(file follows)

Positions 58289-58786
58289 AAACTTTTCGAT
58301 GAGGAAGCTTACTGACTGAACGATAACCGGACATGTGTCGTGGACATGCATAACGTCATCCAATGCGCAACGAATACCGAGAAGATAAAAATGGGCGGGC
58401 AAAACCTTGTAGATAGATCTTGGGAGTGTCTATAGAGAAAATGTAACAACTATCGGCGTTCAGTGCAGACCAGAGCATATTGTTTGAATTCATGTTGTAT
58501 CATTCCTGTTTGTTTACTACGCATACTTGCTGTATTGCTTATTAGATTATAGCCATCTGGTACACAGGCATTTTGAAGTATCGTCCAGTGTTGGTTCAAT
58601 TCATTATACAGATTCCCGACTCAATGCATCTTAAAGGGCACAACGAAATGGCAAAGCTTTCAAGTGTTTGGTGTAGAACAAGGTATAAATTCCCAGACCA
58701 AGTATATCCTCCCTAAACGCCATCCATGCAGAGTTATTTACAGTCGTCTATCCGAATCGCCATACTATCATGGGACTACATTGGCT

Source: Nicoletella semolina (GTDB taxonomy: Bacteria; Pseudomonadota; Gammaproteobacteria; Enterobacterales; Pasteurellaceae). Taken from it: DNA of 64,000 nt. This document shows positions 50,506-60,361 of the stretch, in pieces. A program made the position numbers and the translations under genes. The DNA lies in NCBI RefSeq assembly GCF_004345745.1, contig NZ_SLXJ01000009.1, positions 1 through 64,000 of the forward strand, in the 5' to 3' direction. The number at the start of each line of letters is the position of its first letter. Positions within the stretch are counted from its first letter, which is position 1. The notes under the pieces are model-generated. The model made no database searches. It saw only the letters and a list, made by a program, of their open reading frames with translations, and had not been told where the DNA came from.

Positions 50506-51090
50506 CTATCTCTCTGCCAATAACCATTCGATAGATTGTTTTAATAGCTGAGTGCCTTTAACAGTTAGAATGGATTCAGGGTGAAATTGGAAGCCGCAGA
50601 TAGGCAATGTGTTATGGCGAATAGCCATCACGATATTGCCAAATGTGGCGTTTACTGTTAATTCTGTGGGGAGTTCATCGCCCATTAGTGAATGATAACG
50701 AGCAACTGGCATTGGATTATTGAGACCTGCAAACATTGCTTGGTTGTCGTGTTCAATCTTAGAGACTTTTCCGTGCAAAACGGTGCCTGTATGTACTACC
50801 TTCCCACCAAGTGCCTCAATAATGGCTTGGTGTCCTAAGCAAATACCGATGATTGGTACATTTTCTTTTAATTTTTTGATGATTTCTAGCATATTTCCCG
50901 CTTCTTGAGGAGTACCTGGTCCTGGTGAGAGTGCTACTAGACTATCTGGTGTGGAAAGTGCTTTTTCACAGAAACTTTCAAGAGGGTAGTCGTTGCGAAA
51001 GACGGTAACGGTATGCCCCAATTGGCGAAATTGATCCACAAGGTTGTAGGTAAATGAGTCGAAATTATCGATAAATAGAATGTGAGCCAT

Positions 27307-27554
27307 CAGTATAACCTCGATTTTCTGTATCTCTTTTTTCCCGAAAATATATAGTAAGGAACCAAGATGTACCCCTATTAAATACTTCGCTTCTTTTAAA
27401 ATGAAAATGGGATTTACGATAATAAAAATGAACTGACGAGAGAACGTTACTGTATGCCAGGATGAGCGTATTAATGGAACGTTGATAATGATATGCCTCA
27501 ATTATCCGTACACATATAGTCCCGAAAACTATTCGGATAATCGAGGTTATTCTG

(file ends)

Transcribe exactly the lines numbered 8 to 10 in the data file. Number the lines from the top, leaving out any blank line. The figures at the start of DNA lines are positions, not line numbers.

Source: Nicoletella semolina (GTDB taxonomy: Bacteria; Pseudomonadota; Gammaproteobacteria; Enterobacterales; Pasteurellaceae). Taken from it: DNA of 64,000 nt. This document shows positions 50,506-60,361 of the stretch, in pieces. A program made the position numbers and the translations under genes. The DNA lies in NCBI RefSeq assembly GCF_004345745.1, contig NZ_SLXJ01000009.1, positions 1 through 64,000 of the forward strand, in the 5' to 3' direction. The number at the start of each line of letters is the position of its first letter. Positions within the stretch are counted from its first letter, which is position 1. The notes under the pieces are model-generated. The model made no database searches. It saw only the letters and a list, made by a program, of their open reading frames with translations, and had not been told where the DNA came from.

Positions 50506-51090
50506 CTATCTCTCTGCCAATAACCATTCGATAGATTGTTTTAATAGCTGAGTGCCTTTAACAGTTAGAATGGATTCAGGGTGAAATTGGAAGCCGCAGA